The investigative committee is getting frustrated. They have to prove that God doesn’t work this way. God, of all people, doesn’t break the rules. God would not upset our religious traditions. God is bound to robes and sanctuaries and organ music. God does not undermine a well laid-out committee structure and bylaws and the Book of Order. “What do you mean God changed your life, gave you new life? Tell us what really happened.”
A curious thing happens as this investigation proceeds. The authorities become more and more sure of their assumptions and certainties, more confirmed in their blindness, while the former blind man sees better and better, comes to a deeper understanding of what is happening. First he thought Jesus was a prophet. Now it is clear to him that Jesus is from God.
The investigation is at an impasse. The man is clearly deranged. He cannot have encountered God in the manner that he said.
35Jesus heard that they had driven him out, and when he found him, he said, “Do you believe in the Son of Man?” 36He answered, “And who is he, sir? Tell me, so that I may believe in him.” 37Jesus said to him, “You have seen him, and the one speaking with you is he.” 38He said, “Lord, I believe.” And he worshiped him. 39Jesus said, “I came into this world for judgment so that those who do not see may see, and those who do see may become blind.” 40Some of the Pharisees near him heard this and said to him, “Surely we are not blind, are we?” 41Jesus said to them, “If you were blind, you would not have sin. But now that you say, ‘We see,’ your sin remains.”
Jesus heals blindness but his presence renders others blind. The light that shines in the darkness is too much for some. They squint and shield their eyes. They cannot see.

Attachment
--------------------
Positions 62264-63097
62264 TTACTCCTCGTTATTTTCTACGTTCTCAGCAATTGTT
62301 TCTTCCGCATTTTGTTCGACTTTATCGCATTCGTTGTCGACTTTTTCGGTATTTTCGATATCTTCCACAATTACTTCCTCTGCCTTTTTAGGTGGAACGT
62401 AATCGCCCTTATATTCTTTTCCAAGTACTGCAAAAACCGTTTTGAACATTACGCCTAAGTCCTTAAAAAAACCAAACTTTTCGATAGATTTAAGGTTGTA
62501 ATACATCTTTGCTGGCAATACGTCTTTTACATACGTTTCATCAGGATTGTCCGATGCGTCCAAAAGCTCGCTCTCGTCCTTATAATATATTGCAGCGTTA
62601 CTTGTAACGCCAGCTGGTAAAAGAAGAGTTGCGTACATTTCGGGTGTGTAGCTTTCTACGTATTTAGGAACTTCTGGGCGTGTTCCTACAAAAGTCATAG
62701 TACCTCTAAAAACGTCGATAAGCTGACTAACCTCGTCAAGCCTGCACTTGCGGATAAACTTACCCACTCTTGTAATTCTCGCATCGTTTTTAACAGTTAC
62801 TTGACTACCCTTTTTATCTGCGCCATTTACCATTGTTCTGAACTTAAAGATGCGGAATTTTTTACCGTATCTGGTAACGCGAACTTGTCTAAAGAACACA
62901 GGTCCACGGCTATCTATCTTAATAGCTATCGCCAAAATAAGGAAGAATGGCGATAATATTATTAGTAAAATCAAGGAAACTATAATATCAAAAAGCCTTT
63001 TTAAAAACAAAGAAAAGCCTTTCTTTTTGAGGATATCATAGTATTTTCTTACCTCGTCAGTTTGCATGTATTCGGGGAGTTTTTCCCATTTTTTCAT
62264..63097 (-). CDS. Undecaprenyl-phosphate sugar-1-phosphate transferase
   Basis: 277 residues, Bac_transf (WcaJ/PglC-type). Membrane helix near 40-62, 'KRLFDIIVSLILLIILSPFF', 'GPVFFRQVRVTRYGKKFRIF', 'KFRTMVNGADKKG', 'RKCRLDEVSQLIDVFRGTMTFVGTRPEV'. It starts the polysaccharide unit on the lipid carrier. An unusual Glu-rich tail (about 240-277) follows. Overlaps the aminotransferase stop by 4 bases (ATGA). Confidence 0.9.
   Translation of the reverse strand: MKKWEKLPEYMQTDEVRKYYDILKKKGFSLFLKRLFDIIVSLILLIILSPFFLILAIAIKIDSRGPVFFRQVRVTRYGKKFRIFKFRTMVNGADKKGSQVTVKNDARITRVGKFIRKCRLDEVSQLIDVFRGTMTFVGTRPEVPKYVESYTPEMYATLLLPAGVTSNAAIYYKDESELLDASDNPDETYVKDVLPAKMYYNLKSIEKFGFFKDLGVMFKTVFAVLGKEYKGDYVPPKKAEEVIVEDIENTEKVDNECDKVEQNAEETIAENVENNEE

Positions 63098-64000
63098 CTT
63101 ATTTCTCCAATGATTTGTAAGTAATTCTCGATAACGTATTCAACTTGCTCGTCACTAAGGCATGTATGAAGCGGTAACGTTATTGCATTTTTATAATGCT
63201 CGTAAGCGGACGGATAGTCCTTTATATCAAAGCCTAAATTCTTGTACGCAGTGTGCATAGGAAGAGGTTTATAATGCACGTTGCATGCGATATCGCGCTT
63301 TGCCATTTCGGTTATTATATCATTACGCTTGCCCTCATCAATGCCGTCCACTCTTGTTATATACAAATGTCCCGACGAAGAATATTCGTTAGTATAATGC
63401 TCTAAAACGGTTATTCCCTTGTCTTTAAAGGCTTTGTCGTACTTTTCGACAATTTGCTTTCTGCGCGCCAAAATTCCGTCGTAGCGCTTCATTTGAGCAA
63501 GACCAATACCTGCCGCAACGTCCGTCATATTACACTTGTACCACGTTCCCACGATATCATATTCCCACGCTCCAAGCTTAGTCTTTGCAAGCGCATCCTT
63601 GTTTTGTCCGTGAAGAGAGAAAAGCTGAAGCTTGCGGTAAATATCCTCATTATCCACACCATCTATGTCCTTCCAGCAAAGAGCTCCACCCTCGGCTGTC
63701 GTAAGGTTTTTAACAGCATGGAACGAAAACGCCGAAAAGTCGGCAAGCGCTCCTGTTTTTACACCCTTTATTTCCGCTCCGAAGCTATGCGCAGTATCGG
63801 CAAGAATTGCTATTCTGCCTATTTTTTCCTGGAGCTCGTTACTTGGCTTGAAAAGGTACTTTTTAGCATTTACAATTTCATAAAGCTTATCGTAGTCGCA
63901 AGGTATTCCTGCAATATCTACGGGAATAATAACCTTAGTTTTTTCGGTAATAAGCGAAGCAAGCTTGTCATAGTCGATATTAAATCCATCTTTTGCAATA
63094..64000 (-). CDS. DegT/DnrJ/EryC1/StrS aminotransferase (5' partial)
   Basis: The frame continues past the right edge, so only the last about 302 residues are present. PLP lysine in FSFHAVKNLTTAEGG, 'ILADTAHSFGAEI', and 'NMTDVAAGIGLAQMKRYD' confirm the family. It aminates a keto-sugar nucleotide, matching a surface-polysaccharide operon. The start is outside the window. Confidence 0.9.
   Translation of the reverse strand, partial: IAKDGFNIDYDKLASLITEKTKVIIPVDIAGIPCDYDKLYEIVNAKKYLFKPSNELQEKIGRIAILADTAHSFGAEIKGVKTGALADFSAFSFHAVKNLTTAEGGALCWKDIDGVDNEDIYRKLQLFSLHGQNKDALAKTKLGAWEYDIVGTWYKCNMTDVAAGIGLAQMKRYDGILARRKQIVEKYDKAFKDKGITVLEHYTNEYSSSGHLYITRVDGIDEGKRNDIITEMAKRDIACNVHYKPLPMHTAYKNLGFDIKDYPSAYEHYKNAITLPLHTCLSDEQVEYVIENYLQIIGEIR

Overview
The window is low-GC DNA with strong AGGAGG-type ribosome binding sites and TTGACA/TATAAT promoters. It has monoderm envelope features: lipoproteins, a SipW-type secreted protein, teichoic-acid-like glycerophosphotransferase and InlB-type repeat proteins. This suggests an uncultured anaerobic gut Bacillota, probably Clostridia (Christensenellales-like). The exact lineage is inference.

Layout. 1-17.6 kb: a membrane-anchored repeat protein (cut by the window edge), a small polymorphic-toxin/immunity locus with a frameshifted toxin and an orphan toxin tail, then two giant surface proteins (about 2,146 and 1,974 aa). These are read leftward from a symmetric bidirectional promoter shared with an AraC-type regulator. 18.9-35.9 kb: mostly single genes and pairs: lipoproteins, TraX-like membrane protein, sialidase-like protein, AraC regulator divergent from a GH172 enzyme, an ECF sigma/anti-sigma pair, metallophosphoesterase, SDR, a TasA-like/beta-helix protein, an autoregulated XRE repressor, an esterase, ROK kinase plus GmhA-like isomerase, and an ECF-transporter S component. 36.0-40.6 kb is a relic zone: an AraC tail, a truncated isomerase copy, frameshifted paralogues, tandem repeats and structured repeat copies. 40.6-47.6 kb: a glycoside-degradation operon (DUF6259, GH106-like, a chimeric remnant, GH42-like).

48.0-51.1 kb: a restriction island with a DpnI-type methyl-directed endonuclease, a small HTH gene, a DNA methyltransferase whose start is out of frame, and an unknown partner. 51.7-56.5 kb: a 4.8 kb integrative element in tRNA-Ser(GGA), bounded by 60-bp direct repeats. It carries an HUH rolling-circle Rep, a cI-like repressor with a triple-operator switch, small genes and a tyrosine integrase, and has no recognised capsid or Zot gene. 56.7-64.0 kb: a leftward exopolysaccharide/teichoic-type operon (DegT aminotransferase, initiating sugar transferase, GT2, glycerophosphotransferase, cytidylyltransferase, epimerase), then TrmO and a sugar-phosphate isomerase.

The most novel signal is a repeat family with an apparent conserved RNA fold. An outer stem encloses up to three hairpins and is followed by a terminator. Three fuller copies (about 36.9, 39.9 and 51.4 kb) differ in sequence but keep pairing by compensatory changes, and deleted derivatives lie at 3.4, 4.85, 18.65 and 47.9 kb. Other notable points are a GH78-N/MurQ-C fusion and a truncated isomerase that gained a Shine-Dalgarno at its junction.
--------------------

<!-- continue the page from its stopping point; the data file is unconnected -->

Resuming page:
Jesus continues speaking with the Pharisees well beyond our reading for today,  and he makes two more of the “I AM” statements that are a fixture of John’s gospel. We can’t hear it in English, but John’s first readers would have heard echoes of the divine name. “I AM the gate for the sheep… I AM the good shepherd. I know my own and my own know me… They will listen to my voice.”
Apparently encountering God, encountering Jesus, is about hearing as well as sight. The blind man did as Jesus commanded before he ever saw him, before he ever realized who Jesus was. He heard, and then he was changed.
Dietrich Bonhoeffer says this is what happens when Jesus calls people to follow him as disciples. “If we would follow Jesus we must take certain definite steps. The first step, which follows the call, cuts the disciple off from his previous existence. The call to follow at once produces a new situation. To stay in the old situation makes discipleship impossible.”[1]
That’s exactly what happens to the blind man. He does as Jesus says, and he is changed. That change makes him unrecognizable to many. Even his family is ambivalent about this change. But the blind man sees and believes and worships Jesus.
Most church people that I know want to get close to God. That was probably true of just about everyone is or scripture reading today. But many of us – and that includes me on many, maybe most days – aren’t sure we can hear Jesus much less see him. Like the Pharisees, the best we can do is read the Bible a little, get some idea of what God wants, and then do the best we can on our own.
If someone says to us that they have heard God speak, we are suspicious, as perhaps we should be. But Jesus insists that through the Spirit, he will abide in us. The Spirit will speak to us and guide us, a light leading us to abundant life, to deeper relationship with God.
O Christ, give us ears to hear. Touch our eyes so we are not blinded by your light, but see you clearly and follow where you lead us.

[1] Bonhoeffer, Dietrich. The Cost of Discipleship (New York: Touchstone, 1995, 1937) p. 62.